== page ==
17. Acetyl-L-Carnitine: chronic treatment improves spatial acquisition in a new environment in aged rats.

    PubMed

    Caprioli, A; Markowska, A L; Olton, D S

    1995-07-01

    Chronic Acetyl-L-Carnitine (ALCAR) treatment prevents some age-related memory impairment. The present experiment examined the effects of aging and ALCAR in Fischer 344 rats on retention of spatial discrimination test in a familiar environment (FE), and on the acquisition of a spatial discrimination in a novel environment (NE). Rats 18 months or 3 months old were trained with a new procedure to assess spatial discrimination in the Morris water maze. Performance during acquisition in FE was used to assign each old rat to one of two classes: Good Performers (GP) and Poor Performers (PP) based on their swim time to reach the platform. The old rats displayed heterogeneous performance and a spatial discrimination deficit. Chronic ALCAR treatment enhanced spatial acquisition in the NE of rats with age-related behavioral impairments and had a slight effect on retention of the spatial discrimination in the FE.

  18. Anti-aging Effect and Gene Expression Profiling of Aged Rats Treated with G. bimaculatus Extract

    PubMed Central

    Hwang, Jae Sam; Yun, Eun Young; Kim, Min-Ji; Park, Kun-Koo

    2015-01-01

    Extract from Gryllus bimaculatus crickets inhibits oxidation at the DNA level, with reduced production of 8-hydroxy-2'-deoxyguanosine (8-OHdG). Microarray analyses were performed with a rat 28K cDNA clone set array to identify the gene expression profiles of aged (10 months old) Wistar Kyoto rats treated for one month with 100 mg/kg G. bimaculatus ethanol extract to assess the effects. The extract produced a meaningful anti-edema effect, evident by the inhibition of creatinine phosphokinase activity. The weights of abdominal and ovarian adipose tissues were reduced and the proportion of unsaturated fatty acids in adipose tissues was increased in an extract dose-dependent manner. Compared with untreated control rats, rats treated with the extract displayed the upregulation of 1053 genes including Fas (tumor necrosis factor receptor superfamily, member 6), Amigo3 (adhesion molecule with an immunoglobulin-like domain), Reticulon 4, 3-hydroxy-3-methylglutaryl-coenzyme (Hmgcr; a reductase), related anti-fatigue (enzyme metabolism), and Rtn antioxidant, and the downregulation of 73 genes including Ugt2b (UDP glycosyltransferase 2 family), Early growth response 1, and Glycoprotein m6a. Data suggest that G. bimaculatus extract may have value in lessening the effects of aging, resulting in a differential gene expression pattern indicative of a marked stress response and lower expression of metabolic and biosynthetic genes. PMID:26191384

  19. Male rats exposed in utero to di(n-butyl) phthalate: Age-related changes in Leydig cell smooth endoplasmic reticulum and testicular testosterone-biosynthesis enzymes/proteins.

    PubMed

    Motohashi, Masaya; Wempe, Michael F; Mutou, Tomoko; Takahashi, Hiroyuki; Kansaku, Norio; Ikegami, Masahiro; Inomata, Tomo; Asari, Masao; Wakui, Shin

    2016-01-01

    This study investigated the age-related (i.e., weeks 5, 7, 9, 14 and 17) morphological changes of Leydig cell smooth endoplasmic reticulum (LCs-ER) and testicular testosterone biosynthesis/protein expression in rats in utero exposed to di(n-butyl) phthalate (DBP) (intragastrically; 100mg/kg/day) on days 12-21 post-conception. Ultrastructural observations revealed the LCs-ER of the DBP group were non-dilated until peri-puberty, and thereafter decreased and disappeared. RT-PCR and Western blotting analyses revealed that StAR and P450scc levels in the DBP group were significantly lower at 5 and 7 weeks compared with the vehicle group but became similar during weeks 9-17. Although 3β-HSD, P450c17, and 17β-HSD levels of mRNA and protein in the DBP group were similar to the vehicle control group at 5 and 7 weeks of age, they were significantly lower during weeks 9-17. In utero DBP exposure results in age-related LCs-ER changes corresponding to reduction of testicular testosterone biosynthesis enzymes/associated proteins.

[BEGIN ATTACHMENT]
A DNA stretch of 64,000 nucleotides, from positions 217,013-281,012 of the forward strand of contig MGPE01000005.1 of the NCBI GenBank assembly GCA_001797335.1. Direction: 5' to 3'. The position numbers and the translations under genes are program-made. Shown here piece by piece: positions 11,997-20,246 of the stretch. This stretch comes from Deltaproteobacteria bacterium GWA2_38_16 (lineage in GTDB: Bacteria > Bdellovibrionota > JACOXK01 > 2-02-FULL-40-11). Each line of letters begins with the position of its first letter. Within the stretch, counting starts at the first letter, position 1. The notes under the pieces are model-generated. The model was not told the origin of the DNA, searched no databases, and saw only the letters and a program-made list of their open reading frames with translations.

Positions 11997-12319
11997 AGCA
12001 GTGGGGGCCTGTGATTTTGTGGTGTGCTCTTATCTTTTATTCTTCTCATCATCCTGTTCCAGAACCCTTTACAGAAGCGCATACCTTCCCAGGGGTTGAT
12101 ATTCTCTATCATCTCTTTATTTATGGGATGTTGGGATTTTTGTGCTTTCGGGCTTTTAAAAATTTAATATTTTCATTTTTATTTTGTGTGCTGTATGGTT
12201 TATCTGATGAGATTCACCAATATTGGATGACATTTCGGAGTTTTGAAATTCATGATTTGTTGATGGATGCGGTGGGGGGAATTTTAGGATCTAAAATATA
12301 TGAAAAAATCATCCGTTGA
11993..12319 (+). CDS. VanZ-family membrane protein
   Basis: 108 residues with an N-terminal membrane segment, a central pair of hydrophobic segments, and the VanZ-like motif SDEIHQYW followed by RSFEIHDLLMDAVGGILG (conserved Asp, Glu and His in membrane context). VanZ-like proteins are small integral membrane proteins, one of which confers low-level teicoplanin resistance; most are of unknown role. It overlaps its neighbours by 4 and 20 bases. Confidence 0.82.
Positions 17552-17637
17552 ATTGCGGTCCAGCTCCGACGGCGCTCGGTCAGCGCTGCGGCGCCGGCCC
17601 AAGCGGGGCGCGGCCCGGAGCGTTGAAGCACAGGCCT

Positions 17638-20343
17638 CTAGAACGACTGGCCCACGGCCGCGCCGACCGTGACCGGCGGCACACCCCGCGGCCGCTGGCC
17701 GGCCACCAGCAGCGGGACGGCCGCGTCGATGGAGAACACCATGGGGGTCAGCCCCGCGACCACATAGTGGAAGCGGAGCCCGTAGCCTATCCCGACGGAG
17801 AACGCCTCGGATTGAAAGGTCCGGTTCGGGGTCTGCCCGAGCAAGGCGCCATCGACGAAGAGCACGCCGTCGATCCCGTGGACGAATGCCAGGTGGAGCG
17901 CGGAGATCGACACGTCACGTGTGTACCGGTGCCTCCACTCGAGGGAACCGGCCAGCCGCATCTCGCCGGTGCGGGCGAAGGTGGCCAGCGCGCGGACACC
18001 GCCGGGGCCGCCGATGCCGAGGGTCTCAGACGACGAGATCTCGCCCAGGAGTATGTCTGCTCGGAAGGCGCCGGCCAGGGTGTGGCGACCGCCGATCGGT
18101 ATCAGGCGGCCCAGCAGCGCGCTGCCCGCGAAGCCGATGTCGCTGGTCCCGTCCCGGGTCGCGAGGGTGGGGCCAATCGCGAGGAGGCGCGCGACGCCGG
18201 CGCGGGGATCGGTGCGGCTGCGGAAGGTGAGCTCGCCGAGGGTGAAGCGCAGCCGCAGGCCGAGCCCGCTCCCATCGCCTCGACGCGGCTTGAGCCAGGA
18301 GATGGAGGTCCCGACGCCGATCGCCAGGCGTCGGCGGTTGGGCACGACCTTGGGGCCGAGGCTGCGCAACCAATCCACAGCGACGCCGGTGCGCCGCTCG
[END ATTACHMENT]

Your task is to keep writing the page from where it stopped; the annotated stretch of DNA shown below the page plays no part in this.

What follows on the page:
20. Aged rats show dominant modulation of lower frequency hippocampal theta rhythm during running.

    PubMed

    Li, Jia-Yi; Kuo, Terry B J; Yang, Cheryl C H

    2016-10-01

    Aging causes considerable decline in both physiological and mental functions, particularly cognitive function. The hippocampal theta rhythm (4-12Hz) is related to both cognition and locomotion. Aging-related findings of the frequency and amplitude of hippocampal theta oscillations are inconsistent and occasionally contradictory. This inconsistency may be due to the effects of the sleep/wake state and different frequency subbands being overlooked. We assumed that aged rats have lower responses of the hippocampal theta rhythm during running, which is mainly due to the dominant modulation of theta frequency subbands related to cognition. By simultaneously recording electroencephalography, physical activity (PA), and the heart rate (HR), this experiment explored the theta oscillations before, during, and after treadmill running at a constant speed in 8-week-old (adult) and 60-week-old (middle-aged) rats. Compared with adult rats, the middle-aged rats exhibited lower theta activity in all frequency ranges before running. Running increased the theta frequency (Frq, 4-12Hz), total activity of the whole theta band (total power, TP), activity of the middle theta frequency (MT, 6.5-9.5Hz), and PA in both age groups. However, the middle-aged rats still showed fewer changes in these parameters during the whole running process. After the waking baseline values were substracted, middle-aged rats showed significantly fewer differences in ΔFrq, ΔTP, and ΔMT but significantly more differences in low-frequency theta activity (4.0-6.5Hz) and HR than the adult rats did. Therefore, the decreasing activity and response of the whole theta band in the middle-aged rats resulted in dominant modulation of the middle to lower frequency (4.0-9.5Hz) theta rhythm. The different alterations in the theta rhythm during treadmill running in the two groups may reflect that learning decline with age.